A cult of hero-worship rose around Harold, and by the 12th century, legend says that Harold had indeed survived the battle, had spent two years in Winchester after the battle recovering from his wounds, and then traveled to Germany, where he spent years wandering as a pilgrim. As an old man, he supposedly returned to England, and lived as a hermit in a cave near Dover. As he lay dying, he confessed that although he went by the name of Christian, he had been born Harold Godwinson. Various versions of this story persisted throughout the Middle Ages, and have little claim to fact.

Literary interest in Harold revived in the 19th century, with the play Harold, by Alfred, Lord Tennyson, in (1876); and the novel Last of the Saxon Kings, by Edward Bulwer-Lytton, in (1848). Rudyard Kipling wrote a story, The Tree of Justice (1910), describing how an old man who turns out to be Harold is brought before Henry I. E. A. Freeman wrote a serious history in History of the Norman Conquest of England (1870–79), in which Harold is seen as a great English hero. Fictional accounts based on the events surrounding Harold's struggle for and brief reign as king of England have been published, notably "The Interim King" by James McMilla and "The Last English King" by Julian Rathbone. By the 21st century, Harold's reputation remains tied as it has always been, with subjective views of the "right-ness" or "wrong-ness" of the Norman conquest.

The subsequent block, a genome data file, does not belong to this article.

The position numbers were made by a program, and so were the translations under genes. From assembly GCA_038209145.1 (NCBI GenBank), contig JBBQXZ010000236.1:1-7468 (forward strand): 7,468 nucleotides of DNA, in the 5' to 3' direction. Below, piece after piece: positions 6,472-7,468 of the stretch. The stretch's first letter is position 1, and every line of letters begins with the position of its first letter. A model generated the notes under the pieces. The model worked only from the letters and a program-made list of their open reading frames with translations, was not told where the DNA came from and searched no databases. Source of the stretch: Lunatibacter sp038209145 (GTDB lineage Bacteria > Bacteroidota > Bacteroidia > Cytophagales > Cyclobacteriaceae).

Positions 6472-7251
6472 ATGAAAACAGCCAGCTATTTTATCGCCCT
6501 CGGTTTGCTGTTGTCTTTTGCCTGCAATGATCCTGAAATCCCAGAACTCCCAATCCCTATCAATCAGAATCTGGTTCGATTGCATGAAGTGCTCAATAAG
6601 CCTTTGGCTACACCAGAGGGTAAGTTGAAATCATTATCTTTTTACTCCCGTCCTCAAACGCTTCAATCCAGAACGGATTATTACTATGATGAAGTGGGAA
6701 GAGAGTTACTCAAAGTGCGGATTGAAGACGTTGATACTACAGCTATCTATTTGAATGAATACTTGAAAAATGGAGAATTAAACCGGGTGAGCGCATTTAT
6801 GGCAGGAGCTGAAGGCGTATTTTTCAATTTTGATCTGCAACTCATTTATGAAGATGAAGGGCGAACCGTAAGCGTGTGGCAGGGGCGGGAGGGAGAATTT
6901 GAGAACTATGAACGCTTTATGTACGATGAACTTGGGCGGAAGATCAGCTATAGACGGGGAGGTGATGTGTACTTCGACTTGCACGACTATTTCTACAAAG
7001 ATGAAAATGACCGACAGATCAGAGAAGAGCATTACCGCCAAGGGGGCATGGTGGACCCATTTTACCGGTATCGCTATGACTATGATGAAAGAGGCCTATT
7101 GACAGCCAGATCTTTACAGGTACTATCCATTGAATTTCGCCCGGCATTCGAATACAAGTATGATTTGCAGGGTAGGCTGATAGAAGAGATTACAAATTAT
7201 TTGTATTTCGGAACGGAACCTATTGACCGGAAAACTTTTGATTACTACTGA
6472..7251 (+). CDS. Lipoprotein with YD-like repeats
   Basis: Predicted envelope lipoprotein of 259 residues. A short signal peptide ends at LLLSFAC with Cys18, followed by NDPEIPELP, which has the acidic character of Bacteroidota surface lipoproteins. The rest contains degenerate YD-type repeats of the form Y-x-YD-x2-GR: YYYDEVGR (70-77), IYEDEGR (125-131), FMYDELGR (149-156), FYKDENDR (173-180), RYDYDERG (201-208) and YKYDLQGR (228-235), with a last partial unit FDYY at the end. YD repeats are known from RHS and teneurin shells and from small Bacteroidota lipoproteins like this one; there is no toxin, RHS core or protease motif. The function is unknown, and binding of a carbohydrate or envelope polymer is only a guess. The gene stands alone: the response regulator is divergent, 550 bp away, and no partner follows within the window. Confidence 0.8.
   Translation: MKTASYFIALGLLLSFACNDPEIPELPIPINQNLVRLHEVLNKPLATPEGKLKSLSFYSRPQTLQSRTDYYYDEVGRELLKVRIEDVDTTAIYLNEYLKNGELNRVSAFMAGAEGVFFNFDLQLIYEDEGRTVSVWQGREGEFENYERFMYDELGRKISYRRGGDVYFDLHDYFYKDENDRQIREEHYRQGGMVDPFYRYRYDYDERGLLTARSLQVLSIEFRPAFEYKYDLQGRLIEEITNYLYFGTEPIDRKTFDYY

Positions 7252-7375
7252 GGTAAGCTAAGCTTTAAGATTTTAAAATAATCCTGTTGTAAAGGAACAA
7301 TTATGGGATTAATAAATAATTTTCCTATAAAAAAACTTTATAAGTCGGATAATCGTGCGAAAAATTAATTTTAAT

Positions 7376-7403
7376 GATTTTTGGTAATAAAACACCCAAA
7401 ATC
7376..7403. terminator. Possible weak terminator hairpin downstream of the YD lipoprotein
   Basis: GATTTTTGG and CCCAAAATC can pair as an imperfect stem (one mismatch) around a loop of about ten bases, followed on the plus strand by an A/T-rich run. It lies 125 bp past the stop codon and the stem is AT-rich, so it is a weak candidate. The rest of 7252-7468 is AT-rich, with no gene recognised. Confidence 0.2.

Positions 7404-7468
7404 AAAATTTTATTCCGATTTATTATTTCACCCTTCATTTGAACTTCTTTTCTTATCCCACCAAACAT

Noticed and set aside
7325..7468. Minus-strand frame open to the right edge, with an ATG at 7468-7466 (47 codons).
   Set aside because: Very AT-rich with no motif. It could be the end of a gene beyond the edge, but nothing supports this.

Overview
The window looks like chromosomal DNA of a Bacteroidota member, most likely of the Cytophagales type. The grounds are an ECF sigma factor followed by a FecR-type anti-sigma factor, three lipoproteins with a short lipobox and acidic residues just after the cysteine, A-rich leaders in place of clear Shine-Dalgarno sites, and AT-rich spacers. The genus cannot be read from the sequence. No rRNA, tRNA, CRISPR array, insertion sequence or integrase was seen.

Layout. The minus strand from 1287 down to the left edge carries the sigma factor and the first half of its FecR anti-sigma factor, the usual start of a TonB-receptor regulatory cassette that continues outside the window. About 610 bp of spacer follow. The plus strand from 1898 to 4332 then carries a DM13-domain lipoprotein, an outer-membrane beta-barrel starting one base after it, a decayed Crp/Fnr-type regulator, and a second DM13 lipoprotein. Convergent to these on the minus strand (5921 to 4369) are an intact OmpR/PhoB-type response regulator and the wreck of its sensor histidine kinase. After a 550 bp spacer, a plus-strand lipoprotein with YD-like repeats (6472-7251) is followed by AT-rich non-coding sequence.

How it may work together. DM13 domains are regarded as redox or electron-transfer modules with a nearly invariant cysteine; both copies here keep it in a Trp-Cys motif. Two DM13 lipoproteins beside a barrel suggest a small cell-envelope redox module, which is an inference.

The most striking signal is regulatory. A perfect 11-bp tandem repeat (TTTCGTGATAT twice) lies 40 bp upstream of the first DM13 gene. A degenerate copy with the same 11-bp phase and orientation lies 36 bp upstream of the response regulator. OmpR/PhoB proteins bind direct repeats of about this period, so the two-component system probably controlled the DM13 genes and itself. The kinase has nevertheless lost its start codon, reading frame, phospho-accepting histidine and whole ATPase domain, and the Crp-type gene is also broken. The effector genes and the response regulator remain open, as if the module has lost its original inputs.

1. Edgar Ætheling (c. 1051–c. 1126) was proclaimed king after the Battle of Hastings by the Witan but was never crowned.

Bibliography Edit

  • Biography by P. Compton (1961); F. M. Stenton, Anglo-Saxon England (3d ed. 1971).
  • Biography by Ian W. Walker: Harold: The Last Anglo-Saxon King. Sutton Publishing, Stroud, Gloucestershire, 1997. ISBN 0-7509-1388-6

External links Edit